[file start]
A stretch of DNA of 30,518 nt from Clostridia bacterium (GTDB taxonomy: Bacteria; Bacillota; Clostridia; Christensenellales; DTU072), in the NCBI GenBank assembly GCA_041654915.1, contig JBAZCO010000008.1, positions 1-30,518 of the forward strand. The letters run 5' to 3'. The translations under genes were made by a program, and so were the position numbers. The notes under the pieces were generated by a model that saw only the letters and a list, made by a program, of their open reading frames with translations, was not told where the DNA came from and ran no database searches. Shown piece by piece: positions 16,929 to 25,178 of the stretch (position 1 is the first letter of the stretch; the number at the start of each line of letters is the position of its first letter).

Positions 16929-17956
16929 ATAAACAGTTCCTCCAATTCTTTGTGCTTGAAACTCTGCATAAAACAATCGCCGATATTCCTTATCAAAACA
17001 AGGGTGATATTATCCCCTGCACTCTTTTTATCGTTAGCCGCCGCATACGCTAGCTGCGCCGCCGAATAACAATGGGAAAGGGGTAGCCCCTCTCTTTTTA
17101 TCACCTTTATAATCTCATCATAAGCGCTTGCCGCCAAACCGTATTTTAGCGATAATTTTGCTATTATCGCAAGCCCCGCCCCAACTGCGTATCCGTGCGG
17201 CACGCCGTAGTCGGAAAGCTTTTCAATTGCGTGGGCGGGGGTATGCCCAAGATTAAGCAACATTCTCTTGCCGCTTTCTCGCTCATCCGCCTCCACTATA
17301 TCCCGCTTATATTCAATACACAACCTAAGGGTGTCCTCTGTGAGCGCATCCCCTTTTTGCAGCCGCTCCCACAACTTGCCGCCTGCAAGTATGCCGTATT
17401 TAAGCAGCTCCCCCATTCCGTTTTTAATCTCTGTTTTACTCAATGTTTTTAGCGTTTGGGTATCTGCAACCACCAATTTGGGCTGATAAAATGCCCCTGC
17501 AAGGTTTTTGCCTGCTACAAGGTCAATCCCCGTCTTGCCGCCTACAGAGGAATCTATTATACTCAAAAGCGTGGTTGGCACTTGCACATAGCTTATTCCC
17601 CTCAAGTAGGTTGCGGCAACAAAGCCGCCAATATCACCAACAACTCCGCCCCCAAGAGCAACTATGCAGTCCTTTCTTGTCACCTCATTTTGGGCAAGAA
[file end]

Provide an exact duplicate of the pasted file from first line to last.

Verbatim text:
A stretch of DNA of 30,518 nt from Clostridia bacterium (GTDB taxonomy: Bacteria; Bacillota; Clostridia; Christensenellales; DTU072), in the NCBI GenBank assembly GCA_041654915.1, contig JBAZCO010000008.1, positions 1-30,518 of the forward strand. The letters run 5' to 3'. The translations under genes were made by a program, and so were the position numbers. The notes under the pieces were generated by a model that saw only the letters and a list, made by a program, of their open reading frames with translations, was not told where the DNA came from and ran no database searches. Shown piece by piece: positions 16,929 to 25,178 of the stretch (position 1 is the first letter of the stretch; the number at the start of each line of letters is the position of its first letter).

Positions 16929-17956
16929 ATAAACAGTTCCTCCAATTCTTTGTGCTTGAAACTCTGCATAAAACAATCGCCGATATTCCTTATCAAAACA
17001 AGGGTGATATTATCCCCTGCACTCTTTTTATCGTTAGCCGCCGCATACGCTAGCTGCGCCGCCGAATAACAATGGGAAAGGGGTAGCCCCTCTCTTTTTA
17101 TCACCTTTATAATCTCATCATAAGCGCTTGCCGCCAAACCGTATTTTAGCGATAATTTTGCTATTATCGCAAGCCCCGCCCCAACTGCGTATCCGTGCGG
17201 CACGCCGTAGTCGGAAAGCTTTTCAATTGCGTGGGCGGGGGTATGCCCAAGATTAAGCAACATTCTCTTGCCGCTTTCTCGCTCATCCGCCTCCACTATA
17301 TCCCGCTTATATTCAATACACAACCTAAGGGTGTCCTCTGTGAGCGCATCCCCTTTTTGCAGCCGCTCCCACAACTTGCCGCCTGCAAGTATGCCGTATT
17401 TAAGCAGCTCCCCCATTCCGTTTTTAATCTCTGTTTTACTCAATGTTTTTAGCGTTTGGGTATCTGCAACCACCAATTTGGGCTGATAAAATGCCCCTGC
17501 AAGGTTTTTGCCTGCTACAAGGTCAATCCCCGTCTTGCCGCCTACAGAGGAATCTATTATACTCAAAAGCGTGGTTGGCACTTGCACATAGCTTATTCCC
17601 CTCAAGTAGGTTGCGGCAACAAAGCCGCCAATATCACCAACAACTCCGCCCCCAAGAGCAACTATGCAGTCCTTTCTTGTCACCTCATTTTGGGCAAGAA